Year: 2003

The big read

The top 100 from BBC’s search for UK’s best-loved novel. Of course, we Indians will have a totally different list, but since we don’t as of now, here it is: 1. The Lord of the Rings, JRR Tolkien 2. Pride and Prejudice, Jane Austen 3. His Dark Materials, Philip Pullman 4. The Hitchhiker’s Guide to the Galaxy, Douglas Adams 5. Harry Potter and the Goblet of Fire, JK Rowling 6. To Kill a Mockingbird, Harper Lee 7. Winnie the Pooh, AA Milne 8. Nineteen Eighty-Four, George Orwell 9. The Lion, the Witch and the Wardrobe, CS Lewis 10. Jane Eyre, Charlotte Brontë 11. Catch-22, Joseph Heller 12. Wuthering Heights, Emily Brontë 13. Birdsong, Sebastian Faulks 14. Rebecca, Daphne du Maurier 15. The Catcher in the Rye, JD Salinger 16. The Wind in the Willows, Kenneth Grahame 17. Great Expectations, Charles Dickens 18. Little Women, Louisa May Alcott 19. Captain Corelli’s Mandolin, Louis de Bernieres 20. War and Peace, Leo Tolstoy 21. Gone with the Wind, Margaret Mitchell 22. Harry Potter And The Philosopher’s Stone, JK …

A tale of two cities

My last day in Bangalore. Tomorrow morning, I leave for Hyderabad to catch up with good friend, Rukshana. I’m hoping to see a few sights around the city. A few snapshots from my trip to Guwahati and Calcutta. The Brahmaputra river in the evening. The sun is just setting. I got my brother-in-law to stop the car and made my way to the water’s edge to take this picture. A boat is getting ready for an evening cruise. A view of the Victoria Memorial, Calcutta. More pictures from my trip are here. Two weddings I attended and a few pictures of Calcutta and Guwahati. There’s more, which I hope to upload over the next few days.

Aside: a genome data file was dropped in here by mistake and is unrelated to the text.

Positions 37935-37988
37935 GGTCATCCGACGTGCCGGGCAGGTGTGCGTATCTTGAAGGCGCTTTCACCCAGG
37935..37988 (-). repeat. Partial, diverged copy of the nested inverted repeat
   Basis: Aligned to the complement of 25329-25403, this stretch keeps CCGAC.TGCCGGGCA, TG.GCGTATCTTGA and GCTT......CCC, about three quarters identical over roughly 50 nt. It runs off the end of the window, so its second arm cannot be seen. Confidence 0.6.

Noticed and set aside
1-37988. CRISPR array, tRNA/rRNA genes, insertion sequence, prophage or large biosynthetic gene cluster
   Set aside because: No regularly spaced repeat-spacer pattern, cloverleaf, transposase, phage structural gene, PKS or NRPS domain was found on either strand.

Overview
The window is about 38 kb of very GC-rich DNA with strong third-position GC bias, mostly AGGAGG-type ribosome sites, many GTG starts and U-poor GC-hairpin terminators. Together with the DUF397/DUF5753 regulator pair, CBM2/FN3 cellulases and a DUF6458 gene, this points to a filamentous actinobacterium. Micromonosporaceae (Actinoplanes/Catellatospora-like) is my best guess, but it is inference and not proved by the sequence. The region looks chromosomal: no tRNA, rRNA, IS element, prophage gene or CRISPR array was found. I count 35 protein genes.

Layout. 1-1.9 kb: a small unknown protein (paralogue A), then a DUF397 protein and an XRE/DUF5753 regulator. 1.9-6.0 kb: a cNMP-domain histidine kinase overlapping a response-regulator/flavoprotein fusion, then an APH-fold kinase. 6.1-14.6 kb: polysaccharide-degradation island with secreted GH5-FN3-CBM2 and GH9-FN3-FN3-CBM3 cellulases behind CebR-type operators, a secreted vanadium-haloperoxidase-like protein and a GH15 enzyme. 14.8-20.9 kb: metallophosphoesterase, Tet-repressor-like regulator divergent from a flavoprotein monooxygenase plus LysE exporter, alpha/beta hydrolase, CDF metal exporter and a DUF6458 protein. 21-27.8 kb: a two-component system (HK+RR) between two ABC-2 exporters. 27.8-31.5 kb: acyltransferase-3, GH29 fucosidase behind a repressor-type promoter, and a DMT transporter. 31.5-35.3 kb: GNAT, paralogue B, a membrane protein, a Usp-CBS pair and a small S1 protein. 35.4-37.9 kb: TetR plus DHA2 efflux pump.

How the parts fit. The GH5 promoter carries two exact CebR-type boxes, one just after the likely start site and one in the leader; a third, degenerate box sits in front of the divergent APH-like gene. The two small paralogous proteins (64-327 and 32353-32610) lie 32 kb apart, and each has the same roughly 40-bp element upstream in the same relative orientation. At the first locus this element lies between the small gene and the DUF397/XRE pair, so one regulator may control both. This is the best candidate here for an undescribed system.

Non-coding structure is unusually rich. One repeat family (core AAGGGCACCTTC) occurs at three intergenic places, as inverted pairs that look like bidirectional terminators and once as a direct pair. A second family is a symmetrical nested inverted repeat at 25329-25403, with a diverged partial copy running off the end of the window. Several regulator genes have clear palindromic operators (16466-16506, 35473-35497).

Shameless plug

I started it in June 2002, when I couldn’t find too many Indian bloggers online. It has grown and grown over the space of one and a half years. And led others to create more sophisticated lists and search engines based on it. I’ve spent countless hours updating, finding new blogs, replying to bloggers, apologising for delays. And though it’s taken quite a lot of time, it’s also been quite a satisfying experience. I’m hoping to do something more (jazzy/flashy/hi-tech?!) with the list once I get back to Mumbai this time (plans, plans!). So look out for the new look But, meanwhile, the list has been nominated for the Best IndiBlogs directory and if you vote for it, I might just be inspired to work a little harder on it. And give you a small bribe (uh, you didn’t catch that on tape, did you?). So go there, what are you waiting for?!

And the winner is…

Kiruba posted recently (no permalink available) about how the rediff.com home page has started to look rather shabby. Now, that I’ve quit, I guess I can have a more objective look at it. The site, and especially the home page, has gone through several design changes, some pretty good. Some, not quite. It seems to be in the latter phase right now. Of course, there are commercial reasons why they have those ugly gray banner ads in the middle of the page. And floating banner ads that irritatingly appear just when you are about to click on a headline. But despite all this, I am sure there is a more aesthetic solution, considering all news sites feature these kind of ads to varying degrees. Right now, the once familiar and pleasant home page is definitely beginning to look worse for wear. Having worked with the news team, however, I have to say they do an amazing job (given the constraints and resources). I used to hate the Indiatimes.com page too because it was so cluttered …

If tomorrow never comes…

Since the whole world seemed to have watched the movie, I decided that it was high time that I had a look at what Karan Johar’s latest offering was all about. I never got to see KKKG on screen. I caught it much later when they screened it on television. Walking around MG Road on Tuesday, I wandered into Plaza. They had advance tickets for the next day. I quickly called Pallavi and she readily agreed to accompany me (with her hubby refusing to watch the movie, I guess she didn’t have much of a choice!). The title track of Kal Ho Na Ho is one of those songs that stays with you long after you’ve walked out of the hall. The other two numbers I really liked are It’s the time to disco and Mahi ve for their verve and energy. Looking at Shahrukh on the floor, showing off his dancing skills, you are but left wondering if it’s the same guy who recently suffered from a back problem. After a host of dismal, …